In actual fact, it didn't come as a complete surprise.  All dogs and bitches were generally castrated and spayed respectively before leaving the shelter.  All too often, boxes of unwanted pups had been dumped by the shelter's gates - a sad indictment of today's somewhat louche world.  Hence the policy of sending adopted canines into the world without the ability to produce future generations of abandoned pups.

Rex was unbarkably livid about the whole affair, and complained unceasingly about his deprivation for a good, long while, although he was infinitely appeased some sixty days later - when news of the birth of two, healthy, attractive Boxer-cross pups to one of the shelter's bitches filtered through to us.  From that day forth, Rex strutted about with a proud smile on his face and not a single further whimper of complaint passed his lips.

As for me - I remained philosophical about the whole matter.  I still felt fortunate in my escape from my terrible past life; I drew comfort from the fact that never would I die from Testicular Cancer; and then, there was the story of Rats.

Rats was a wire-haired Jack Russell/Dachshund cross who lived in the pen opposite Rex.  We all, to a dog, remembered the episode that Rats had, one evening, related to us of how one of his testicles had once become trapped in an automatic sliding door.  The whole block had almost shook with the collective shudder of each and every dog as Rats described the excruciating pain of having a door slam shut on one of his gonads.  The unfortunate 'nad had subsequently swelled up to the size of a football and poor Rats had found no peace neither night nor day, as no standing, sitting or reclining position ceased to press pain upon this most tender of parts.  The fact that this would never happen to ME from this day forth was consolation enough.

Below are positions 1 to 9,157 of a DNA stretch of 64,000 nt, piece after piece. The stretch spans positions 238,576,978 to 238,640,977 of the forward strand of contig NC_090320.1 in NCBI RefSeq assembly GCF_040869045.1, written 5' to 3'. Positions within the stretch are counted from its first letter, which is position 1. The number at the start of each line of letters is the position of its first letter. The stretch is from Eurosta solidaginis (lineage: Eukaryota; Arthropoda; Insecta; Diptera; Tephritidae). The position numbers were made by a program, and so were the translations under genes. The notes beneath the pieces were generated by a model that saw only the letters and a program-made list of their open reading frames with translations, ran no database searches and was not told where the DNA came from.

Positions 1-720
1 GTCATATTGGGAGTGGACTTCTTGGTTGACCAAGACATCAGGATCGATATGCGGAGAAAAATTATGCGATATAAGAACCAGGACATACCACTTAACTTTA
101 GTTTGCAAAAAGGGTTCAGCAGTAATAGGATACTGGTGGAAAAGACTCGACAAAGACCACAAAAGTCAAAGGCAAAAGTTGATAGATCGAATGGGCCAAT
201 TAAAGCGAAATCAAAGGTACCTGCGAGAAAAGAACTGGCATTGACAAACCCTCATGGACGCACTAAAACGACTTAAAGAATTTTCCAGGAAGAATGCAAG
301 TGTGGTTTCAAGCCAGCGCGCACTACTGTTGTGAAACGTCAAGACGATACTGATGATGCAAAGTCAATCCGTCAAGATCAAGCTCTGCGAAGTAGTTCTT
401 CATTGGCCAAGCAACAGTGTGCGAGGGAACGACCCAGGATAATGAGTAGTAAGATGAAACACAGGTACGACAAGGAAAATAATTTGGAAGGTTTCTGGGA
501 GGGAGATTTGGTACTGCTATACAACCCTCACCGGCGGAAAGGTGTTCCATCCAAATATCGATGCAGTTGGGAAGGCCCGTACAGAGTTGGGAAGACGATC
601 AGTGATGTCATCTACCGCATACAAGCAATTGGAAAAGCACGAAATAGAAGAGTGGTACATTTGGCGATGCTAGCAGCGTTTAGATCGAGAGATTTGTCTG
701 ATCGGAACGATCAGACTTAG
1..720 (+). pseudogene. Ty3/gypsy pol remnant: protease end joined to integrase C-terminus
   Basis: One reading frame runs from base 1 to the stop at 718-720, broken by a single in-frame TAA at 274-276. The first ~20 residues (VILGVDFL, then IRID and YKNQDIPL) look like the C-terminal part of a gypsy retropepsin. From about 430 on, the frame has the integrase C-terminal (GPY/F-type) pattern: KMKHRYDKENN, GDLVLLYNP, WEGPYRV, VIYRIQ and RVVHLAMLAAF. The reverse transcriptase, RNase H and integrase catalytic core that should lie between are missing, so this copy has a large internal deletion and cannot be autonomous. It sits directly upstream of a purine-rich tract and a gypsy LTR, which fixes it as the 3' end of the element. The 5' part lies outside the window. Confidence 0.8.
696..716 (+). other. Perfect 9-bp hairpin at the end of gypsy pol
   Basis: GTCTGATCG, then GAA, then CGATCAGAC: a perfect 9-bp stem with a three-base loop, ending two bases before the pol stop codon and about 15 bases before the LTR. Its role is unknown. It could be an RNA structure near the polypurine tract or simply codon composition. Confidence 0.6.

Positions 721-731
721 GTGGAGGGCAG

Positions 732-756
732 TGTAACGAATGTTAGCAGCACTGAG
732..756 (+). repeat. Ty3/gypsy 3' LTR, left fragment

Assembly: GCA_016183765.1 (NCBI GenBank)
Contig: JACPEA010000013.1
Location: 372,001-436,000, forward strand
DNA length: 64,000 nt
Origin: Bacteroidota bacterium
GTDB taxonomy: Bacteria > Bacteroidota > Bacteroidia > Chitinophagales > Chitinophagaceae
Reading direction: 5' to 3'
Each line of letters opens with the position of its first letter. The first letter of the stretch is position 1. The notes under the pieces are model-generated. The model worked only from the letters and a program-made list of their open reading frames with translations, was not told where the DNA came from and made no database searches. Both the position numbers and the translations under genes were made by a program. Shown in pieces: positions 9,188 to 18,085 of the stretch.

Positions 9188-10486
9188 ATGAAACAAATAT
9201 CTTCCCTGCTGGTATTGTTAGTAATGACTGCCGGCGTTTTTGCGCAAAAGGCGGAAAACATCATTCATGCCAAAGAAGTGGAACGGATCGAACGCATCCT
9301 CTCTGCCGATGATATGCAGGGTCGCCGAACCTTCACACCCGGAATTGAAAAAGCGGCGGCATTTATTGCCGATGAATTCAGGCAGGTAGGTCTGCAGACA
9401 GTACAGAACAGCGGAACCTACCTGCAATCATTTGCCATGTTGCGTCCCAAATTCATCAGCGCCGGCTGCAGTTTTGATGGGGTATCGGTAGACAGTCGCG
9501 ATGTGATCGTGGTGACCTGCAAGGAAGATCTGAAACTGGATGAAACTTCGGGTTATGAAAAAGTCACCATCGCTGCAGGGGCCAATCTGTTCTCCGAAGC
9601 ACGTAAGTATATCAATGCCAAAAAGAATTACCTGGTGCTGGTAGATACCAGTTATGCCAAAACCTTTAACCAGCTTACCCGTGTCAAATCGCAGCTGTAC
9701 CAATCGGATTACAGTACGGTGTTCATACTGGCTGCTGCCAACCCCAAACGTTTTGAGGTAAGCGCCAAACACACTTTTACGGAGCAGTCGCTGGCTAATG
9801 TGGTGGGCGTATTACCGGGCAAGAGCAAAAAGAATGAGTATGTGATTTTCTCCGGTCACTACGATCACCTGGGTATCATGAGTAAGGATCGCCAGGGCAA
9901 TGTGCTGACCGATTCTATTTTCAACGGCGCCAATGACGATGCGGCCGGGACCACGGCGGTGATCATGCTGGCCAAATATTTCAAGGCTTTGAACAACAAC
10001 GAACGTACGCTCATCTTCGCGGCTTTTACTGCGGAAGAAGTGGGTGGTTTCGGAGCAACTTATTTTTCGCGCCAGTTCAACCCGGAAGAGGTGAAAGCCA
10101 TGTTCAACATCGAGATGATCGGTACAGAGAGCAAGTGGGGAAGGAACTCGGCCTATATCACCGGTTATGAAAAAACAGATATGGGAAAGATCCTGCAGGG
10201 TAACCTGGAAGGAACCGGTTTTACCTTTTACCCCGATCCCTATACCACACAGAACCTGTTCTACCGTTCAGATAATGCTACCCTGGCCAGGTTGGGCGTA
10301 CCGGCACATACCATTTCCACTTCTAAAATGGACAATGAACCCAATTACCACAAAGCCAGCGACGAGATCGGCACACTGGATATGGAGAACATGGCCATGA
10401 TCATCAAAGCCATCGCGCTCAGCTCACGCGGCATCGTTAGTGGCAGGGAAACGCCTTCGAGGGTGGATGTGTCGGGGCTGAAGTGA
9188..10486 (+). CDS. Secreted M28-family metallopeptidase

Rex and I returned to two new developments: the arrival of a new resident, Pebble, and preparations for the impending visit of the Grande Dame of dog rescue shelters everywhere - Miss Dorothy Smart.

Good night.

Wednesday, 17 March 2010

Wednesday 17 March 2010

My partner willingly admits to being something of a hoarder.  It was only when we moved into our own little house just over a year ago, and I saw how many cardboard boxes were to accompany us to our new life, that I realised exactly how much of a hoarder she was.

Don’t get me wrong – I enjoy maturing a good bone or a chew over time in order to savour the flavour the next time I am minded to gnaw.  But my partner’s collection extends to more than a few fang-marked rawhide chews.  Her boxes contain an eclectic assortment, to bark the least.  School exercise books from her infant years; souvenirs, postcards and photographs from past holidays; old Christmas and Birthday cards; letters from old friends and much-loved and long-deceased relatives; gifts and knick-knacks accumulated over the years; etc.  In the absence of wealth and abundance, the memories inspired by these otherwise trivial items are her most precious treasures.